Even more so now than in 2008, exchange-traded funds and index funds offer the chance for any investor to own a wide range of stocks. Even Standard & Poor's 500 index might be too concentrated. Remember, its mix of assets was more than 20 percent financial stocks before the 2008 crash and 30 percent technology stocks in 2000 before the dot-com bust. The declines in those sectors of 80 percent to 90 percent hit the broad averages hard because they represented a big share of the market capitalization. Rebalance IRA's Tuchman says knowing what sector will be the next to bust is nearly impossible to predict, so invest as broadly as you can. "We think of it as owning thousands of stocks and bonds all over the world," he says. "Markets usually recover, but not all sectors. So it's best to own as wide a range as you can."
Anton Bayer, CEO of the financial planning firm Up Capital Management, has a twist on that diversification strategy, which he says can lead to lackluster returns. For investors who feel confident they have researched a strong investment, they can use wide diversification for much of their portfolio, and research a handful of other investments to add some extra returns. That means broad-based ETFs, plus a handful of well-researched stock picks that have the potential to outperform.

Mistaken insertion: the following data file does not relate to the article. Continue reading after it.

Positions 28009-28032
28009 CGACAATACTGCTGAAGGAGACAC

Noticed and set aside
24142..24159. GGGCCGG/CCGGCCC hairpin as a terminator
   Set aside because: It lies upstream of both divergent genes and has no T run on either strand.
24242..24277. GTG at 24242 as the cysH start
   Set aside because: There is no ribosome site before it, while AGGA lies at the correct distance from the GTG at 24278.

3. Don't pick market tops or bottoms.
"The statistical evidence is that most human beings never get this right," Tuchman says. "Emotions get in the way, and people put money in when they are optimistic and take it out when they are pessimistic. That's exactly the reverse of how markets work." While it's true if you invested at the S&P 500 low in 2009 just when the market was most depressed, you would have more than doubled your investment, it's a skill few investors actually possess. For most people, there is more value in simply staying the course. Investors who did nothing and kept diversified equities holdings intact have recouped their crash losses.